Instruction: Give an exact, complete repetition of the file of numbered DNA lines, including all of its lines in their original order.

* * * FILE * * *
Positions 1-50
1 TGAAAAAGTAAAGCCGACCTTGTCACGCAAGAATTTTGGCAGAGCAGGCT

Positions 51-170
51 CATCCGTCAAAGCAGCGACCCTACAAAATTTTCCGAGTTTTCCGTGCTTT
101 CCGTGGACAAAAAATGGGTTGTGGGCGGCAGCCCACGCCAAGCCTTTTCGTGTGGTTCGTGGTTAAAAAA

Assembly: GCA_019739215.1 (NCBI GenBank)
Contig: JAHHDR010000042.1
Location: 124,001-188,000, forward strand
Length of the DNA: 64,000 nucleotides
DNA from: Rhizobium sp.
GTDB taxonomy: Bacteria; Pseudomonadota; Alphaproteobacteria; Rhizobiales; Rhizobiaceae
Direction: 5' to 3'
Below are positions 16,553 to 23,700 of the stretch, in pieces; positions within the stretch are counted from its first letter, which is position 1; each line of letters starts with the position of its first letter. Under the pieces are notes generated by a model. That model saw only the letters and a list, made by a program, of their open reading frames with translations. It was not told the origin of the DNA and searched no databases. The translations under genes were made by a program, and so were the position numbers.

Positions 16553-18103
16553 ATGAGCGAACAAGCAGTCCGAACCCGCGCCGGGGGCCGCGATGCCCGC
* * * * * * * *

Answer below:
Positions 1-50
1 TGAAAAAGTAAAGCCGACCTTGTCACGCAAGAATTTTGGCAGAGCAGGCT

Positions 51-170
51 CATCCGTCAAAGCAGCGACCCTACAAAATTTTCCGAGTTTTCCGTGCTTT
101 CCGTGGACAAAAAATGGGTTGTGGGCGGCAGCCCACGCCAAGCCTTTTCGTGTGGTTCGTGGTTAAAAAA

Assembly: GCA_019739215.1 (NCBI GenBank)
Contig: JAHHDR010000042.1
Location: 124,001-188,000, forward strand
Length of the DNA: 64,000 nucleotides
DNA from: Rhizobium sp.
GTDB taxonomy: Bacteria; Pseudomonadota; Alphaproteobacteria; Rhizobiales; Rhizobiaceae
Direction: 5' to 3'
Below are positions 16,553 to 23,700 of the stretch, in pieces; positions within the stretch are counted from its first letter, which is position 1; each line of letters starts with the position of its first letter. Under the pieces are notes generated by a model. That model saw only the letters and a list, made by a program, of their open reading frames with translations. It was not told the origin of the DNA and searched no databases. The translations under genes were made by a program, and so were the position numbers.

Positions 16553-18103
16553 ATGAGCGAACAAGCAGTCCGAACCCGCGCCGGGGGCCGCGATGCCCGC